Police officers are not seen as forces for good in their society simply for arresting the bad guys. No, no. Police officers are often distrusted for that, in fact. A sad fact, perhaps, but the police forces around the world have a simple flaw, and that is that they are populated by people. A person may be good and honorable and intelligent and caring. People, all too often, are not. Yet, even so, in America at least, the axim of the police is "To Protect And Serve." It is the second one that makes them the forces for good in communities. You can always go up to a uniformed police officer and ask for an escort to wherever it is you're going. They may refuse, and if they do to them I say "For shame. It's painted on the cars you and your brother and sister police officers drive: Serve." Firefighters are seen as brave, and sometimes noble. But the nobility isn't from their willingness to run into a burning building--that's only a part of it. After all, they often do it in search of survivors. But another thing firefighters do is allow their ladder trucks to be used to fetch cats from out of trees. Hardly something that will get reported on the news. But police officers don't escort people to their destinations, and firefighters don't save tree-lost cats, for glory or thanks. It's their job.

Imagine that: it is their job to work for you. And Batman, when written best, sees it as his job to work for the people, usually of Gotham, to try to make the world, or just the city, a better place. He's managed to work through his psychological problems by putting on a bat mask every night. Or perhaps before then, perhaps he's worked though them during his journey around the world. He doesn't capture criminals because he imagines them to be the man who shot his parents. He does it out of kindness.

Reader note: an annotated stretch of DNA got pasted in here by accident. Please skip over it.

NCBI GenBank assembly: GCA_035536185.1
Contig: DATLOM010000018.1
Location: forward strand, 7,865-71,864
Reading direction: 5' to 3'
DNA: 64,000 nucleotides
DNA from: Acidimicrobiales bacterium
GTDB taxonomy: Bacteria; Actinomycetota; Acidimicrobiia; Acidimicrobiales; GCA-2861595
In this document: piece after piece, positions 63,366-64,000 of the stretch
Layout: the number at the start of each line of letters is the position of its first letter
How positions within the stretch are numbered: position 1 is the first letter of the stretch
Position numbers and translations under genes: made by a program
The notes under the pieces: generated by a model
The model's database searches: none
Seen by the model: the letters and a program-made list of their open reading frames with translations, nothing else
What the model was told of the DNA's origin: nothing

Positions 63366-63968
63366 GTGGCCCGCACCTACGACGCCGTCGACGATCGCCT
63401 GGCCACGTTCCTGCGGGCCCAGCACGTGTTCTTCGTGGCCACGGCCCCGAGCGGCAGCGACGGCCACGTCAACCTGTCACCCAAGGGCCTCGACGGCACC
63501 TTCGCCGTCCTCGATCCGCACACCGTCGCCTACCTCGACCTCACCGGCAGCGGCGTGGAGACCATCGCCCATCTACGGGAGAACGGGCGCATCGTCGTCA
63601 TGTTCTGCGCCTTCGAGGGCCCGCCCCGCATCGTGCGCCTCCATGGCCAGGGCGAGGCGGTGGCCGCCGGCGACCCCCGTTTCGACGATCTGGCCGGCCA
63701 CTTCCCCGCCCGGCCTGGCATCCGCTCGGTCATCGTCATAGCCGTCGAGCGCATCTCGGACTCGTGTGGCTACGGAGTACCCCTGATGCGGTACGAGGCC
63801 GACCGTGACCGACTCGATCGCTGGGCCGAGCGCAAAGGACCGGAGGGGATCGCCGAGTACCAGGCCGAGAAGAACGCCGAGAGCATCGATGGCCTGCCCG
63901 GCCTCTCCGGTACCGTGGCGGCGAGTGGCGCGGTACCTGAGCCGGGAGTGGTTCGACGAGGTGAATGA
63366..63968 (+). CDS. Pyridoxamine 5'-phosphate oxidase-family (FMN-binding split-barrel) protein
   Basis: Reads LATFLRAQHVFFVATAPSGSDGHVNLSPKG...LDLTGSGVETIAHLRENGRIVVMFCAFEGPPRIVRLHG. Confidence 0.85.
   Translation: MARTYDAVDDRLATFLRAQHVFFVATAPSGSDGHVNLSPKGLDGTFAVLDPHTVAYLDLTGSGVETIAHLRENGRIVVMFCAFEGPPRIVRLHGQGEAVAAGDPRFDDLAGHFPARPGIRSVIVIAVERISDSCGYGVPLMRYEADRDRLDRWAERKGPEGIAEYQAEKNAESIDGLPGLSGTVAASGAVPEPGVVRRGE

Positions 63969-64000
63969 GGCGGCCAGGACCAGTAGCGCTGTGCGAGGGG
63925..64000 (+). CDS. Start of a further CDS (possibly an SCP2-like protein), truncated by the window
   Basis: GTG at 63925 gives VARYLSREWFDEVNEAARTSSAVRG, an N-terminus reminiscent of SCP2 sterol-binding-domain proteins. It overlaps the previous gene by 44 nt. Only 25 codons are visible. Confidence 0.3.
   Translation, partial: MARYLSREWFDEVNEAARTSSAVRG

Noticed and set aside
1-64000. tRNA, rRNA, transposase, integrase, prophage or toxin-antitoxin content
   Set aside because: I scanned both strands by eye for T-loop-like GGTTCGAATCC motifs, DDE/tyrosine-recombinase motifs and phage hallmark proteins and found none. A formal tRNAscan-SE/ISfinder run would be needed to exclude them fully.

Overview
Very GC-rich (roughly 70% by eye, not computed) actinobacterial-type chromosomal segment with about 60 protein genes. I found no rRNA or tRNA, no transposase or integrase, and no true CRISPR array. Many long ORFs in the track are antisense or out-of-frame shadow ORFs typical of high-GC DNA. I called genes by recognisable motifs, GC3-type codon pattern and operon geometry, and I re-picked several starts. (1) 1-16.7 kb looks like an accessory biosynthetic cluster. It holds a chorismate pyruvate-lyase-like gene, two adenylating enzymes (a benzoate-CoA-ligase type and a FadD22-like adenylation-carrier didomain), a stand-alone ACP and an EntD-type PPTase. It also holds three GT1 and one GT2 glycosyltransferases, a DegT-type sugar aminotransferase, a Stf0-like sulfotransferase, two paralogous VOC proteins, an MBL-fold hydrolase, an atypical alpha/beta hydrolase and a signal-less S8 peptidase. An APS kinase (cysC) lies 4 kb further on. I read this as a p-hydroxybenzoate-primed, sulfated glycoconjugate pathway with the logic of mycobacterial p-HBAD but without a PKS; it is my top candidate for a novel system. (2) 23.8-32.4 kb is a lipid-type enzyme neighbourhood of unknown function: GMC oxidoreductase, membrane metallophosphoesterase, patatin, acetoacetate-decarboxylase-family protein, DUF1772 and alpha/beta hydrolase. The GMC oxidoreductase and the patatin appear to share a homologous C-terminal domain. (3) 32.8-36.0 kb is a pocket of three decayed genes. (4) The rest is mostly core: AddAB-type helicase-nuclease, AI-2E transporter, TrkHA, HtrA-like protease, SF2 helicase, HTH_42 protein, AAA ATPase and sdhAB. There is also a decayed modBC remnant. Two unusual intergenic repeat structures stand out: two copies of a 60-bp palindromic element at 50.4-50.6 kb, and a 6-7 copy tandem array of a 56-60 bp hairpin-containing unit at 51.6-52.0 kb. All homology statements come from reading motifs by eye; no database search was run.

And that's another reason I like him. Batman is a kind man, or should be, when written best. He's not driven by darkness or haunted by the death rattles of his parents. Not anymore. That may be his fuel, but there's no taint to his actions. He wants others to experience a joyful life, a life he thought was denied to him. He operates outside the normal boundaries of society, all in the hope that one day he'll no longer be needed and can fully join that society.

Recently, DC Comics announced that Paul Dini, who has written several very good stories of the "good" version of Batman, and Grant Morrison, another one who writes Batman really well, will be taking the lead in the mainstream Batman stories for at least the next year. This fills me with hope, after some of the truly horrible stories with Batman in the last 15-20 years. I can only hope that after their time on the titles runs out, DC will find writers with the same perspective on Batman.

As opposed to Frank Miller, it seems. "I'm the goddamned Batman!" is only a quotable line because of it's irony, especially considering it's Batman to Dick Grayson, mere minutes after witnessing his own parents plummetting to their deaths. This is not what a kind man would say, in this situation. This is what an emotional cripple without the perception to be the World's Greatest Detective would say.

Frank Miller used to could write Batman. He's lost it, now, though. But All-Star Batman & Robin The Boy Wonder is not the mainstream Batman. In the 90's, it could have fit in, there. But maybe in the future, it won't be able to.

Aaron "The Mad Whitaker" Bourque